How a major electric company is aiming to be carbon-free by 2050
Duke Energy is proposing that its future electricity mix rely heavily on renewables and nuclear power to reach its 2050 goal to be carbon neutral, the utility said Tuesday.
Why it matters: As one of America’s largest utilities, Duke’s sketch of this potential future is a bellwether for how a range of companies and states hope to achieve their similarly aggressive goals in the next 30 years.
Where it stands: Duke, which provides electricity to more than 7 million customers in the Carolinas, the Midwest and Florida, said in a report that huge leaps in innovation must happen in order to achieve its carbon-neutral goal by 2050, a target roughly in line with the Paris climate agreement.
- The utility also said natural gas, which is increasingly opposed by some environmentalists due to its heat-trapping contents, is essential to help balance out variable wind and solar, even as its role in the energy mix decreases out to 2050.
- Duke's 2050 scenario also relies heavily on a vague bucket of low-carbon technologies that aren’t commercially viable yet, which could include small modular reactors or equipment that can capture carbon emissions from natural gas plants.
By the numbers ... Duke’s 2019 → 2050 generation mix:
- Coal: 24% → zero.
- Renewables (wind and solar mostly): 5% → 36%.
- Natural gas: 31% → 6%.
- Nuclear: 31% → 28%. This relies on an assumption that federal regulators grant Duke additional operating licenses to allow their existing reactors to run 80 years, a move numerous utilities are making. Just a few reactors at other companies have been approved so far. (Duke hasn't yet officially requested its extensions.)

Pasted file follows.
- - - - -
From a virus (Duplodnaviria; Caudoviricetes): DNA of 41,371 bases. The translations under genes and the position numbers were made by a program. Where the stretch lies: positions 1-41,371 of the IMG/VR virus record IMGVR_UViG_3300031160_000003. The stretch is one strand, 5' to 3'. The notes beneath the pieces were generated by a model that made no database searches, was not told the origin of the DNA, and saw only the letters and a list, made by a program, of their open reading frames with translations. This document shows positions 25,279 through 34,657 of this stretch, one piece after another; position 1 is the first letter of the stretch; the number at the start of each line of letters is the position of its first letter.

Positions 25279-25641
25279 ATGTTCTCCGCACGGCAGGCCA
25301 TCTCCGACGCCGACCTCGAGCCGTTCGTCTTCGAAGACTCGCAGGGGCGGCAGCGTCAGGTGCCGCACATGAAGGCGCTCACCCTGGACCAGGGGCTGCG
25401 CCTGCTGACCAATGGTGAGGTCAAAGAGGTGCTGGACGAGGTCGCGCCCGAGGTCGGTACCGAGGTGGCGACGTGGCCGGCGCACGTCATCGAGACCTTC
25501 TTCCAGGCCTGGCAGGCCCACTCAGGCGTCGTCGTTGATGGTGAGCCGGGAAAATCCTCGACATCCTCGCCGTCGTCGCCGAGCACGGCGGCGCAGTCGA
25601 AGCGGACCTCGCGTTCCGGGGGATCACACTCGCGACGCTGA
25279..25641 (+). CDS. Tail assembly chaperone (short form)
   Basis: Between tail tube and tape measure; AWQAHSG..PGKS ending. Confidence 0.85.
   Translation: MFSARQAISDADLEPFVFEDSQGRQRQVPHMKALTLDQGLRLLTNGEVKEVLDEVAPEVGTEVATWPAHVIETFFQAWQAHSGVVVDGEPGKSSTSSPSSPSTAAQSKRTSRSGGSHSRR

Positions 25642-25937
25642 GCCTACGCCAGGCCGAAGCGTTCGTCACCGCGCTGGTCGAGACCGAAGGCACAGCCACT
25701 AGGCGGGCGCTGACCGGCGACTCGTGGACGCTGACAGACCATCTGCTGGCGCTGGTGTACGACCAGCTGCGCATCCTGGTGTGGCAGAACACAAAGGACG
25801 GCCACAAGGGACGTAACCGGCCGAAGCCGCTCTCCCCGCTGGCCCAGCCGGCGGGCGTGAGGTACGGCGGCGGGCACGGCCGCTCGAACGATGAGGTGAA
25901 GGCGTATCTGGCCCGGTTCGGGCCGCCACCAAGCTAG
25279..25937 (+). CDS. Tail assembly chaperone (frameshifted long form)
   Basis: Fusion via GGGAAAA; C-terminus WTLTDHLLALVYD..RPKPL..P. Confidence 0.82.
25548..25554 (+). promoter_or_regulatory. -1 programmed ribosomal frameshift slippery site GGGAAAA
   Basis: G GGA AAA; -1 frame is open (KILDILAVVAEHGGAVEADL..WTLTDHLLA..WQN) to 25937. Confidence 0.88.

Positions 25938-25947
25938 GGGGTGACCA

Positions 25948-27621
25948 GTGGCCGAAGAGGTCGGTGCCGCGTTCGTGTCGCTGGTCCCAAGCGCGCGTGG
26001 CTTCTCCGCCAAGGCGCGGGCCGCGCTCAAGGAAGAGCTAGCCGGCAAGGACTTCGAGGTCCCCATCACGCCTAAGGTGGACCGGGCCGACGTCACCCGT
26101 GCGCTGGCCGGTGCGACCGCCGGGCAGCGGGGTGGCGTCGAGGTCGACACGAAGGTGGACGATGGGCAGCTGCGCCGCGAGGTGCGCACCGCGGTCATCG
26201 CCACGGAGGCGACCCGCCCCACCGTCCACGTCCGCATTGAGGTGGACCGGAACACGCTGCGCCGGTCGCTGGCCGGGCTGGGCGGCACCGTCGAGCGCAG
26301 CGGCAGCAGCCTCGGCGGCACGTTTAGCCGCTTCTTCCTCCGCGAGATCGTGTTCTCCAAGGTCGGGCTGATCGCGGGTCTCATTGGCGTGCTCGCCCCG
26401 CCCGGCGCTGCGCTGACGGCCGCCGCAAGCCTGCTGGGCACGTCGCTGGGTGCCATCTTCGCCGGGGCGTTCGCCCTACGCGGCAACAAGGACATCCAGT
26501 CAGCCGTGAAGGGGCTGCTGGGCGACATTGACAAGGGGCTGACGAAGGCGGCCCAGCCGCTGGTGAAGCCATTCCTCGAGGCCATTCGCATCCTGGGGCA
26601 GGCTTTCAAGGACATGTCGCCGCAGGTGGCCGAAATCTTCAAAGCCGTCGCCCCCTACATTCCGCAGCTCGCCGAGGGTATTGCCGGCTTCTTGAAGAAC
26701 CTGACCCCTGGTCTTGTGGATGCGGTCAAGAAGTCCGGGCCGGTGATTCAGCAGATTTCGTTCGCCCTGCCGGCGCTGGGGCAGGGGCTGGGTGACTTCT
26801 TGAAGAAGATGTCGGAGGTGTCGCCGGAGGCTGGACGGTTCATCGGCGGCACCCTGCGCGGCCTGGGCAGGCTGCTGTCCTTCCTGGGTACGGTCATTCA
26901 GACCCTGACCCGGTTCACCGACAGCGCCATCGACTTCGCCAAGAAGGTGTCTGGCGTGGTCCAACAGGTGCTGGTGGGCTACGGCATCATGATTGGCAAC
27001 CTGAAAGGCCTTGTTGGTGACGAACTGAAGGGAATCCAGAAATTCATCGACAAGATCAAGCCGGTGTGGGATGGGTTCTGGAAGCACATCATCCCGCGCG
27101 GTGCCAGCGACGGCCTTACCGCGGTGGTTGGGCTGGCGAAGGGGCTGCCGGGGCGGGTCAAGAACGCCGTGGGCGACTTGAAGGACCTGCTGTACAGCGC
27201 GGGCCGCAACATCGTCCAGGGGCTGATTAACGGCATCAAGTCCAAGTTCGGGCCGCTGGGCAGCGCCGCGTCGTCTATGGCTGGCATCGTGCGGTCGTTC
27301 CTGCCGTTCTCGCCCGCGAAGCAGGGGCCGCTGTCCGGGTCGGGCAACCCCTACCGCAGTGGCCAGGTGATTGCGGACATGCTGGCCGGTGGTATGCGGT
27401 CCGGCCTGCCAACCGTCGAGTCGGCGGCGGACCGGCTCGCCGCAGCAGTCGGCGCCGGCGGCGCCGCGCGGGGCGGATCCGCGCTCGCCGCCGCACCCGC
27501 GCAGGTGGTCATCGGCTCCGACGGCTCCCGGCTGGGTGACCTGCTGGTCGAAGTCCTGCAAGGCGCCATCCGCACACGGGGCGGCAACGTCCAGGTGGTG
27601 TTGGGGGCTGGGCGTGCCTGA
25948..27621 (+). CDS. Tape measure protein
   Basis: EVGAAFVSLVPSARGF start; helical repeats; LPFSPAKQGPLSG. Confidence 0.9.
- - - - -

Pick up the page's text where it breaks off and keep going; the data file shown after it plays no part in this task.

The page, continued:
- By 2040, the report includes the catch-all category of to-be-determined low-carbon technology for 16% of its mix. By 2050, it’s projected to be up to 30%.
Flashback: This mix is far more aggressive, especially with regard to its lack of reliance on natural gas, compared to a similar report Duke issued in 2018 under pressure from shareholders. That report was before the company’s 2019 climate goal.
- In its 2018 scenario, the share of gas between 2017 and 2050 stayed about the same at one-third.
- In Tuesday’s report, gas still increased in the (relative) short-term to make up 42% of Duke’s energy mix in the 2030s. By the 2040s it starts declining to 25%, and by 2050 it drops off a cliff to 6%.
- After 2030, the scenario assumes all new natural gas plants will provide backup to variable wind and solar resources, not as a main source of power themselves.
What they're saying: The report suggests Duke will need to drastically increase the amount of electric capacity it has on its system to account for both coal closing and new demand.
- "You’re talking almost about rebuilding the system," said Stephen Arbogast, director of the Energy Center at University of North Carolina's business school, who wasn't involved in the report but viewed it before publication. "The sheer magnitude of what they’re talking about doing is extremely challenging."
One level deeper: Left unmentioned was the potential cost for consumers in this scenario.
- Duke didn’t perform official modeling on electricity prices out to 2050 "because it would be highly speculative and dependent on the regulatory constructions in each of our jurisdictions," a spokesman said.
- "We did not want to speculate in a high-profile report that would cause confusion."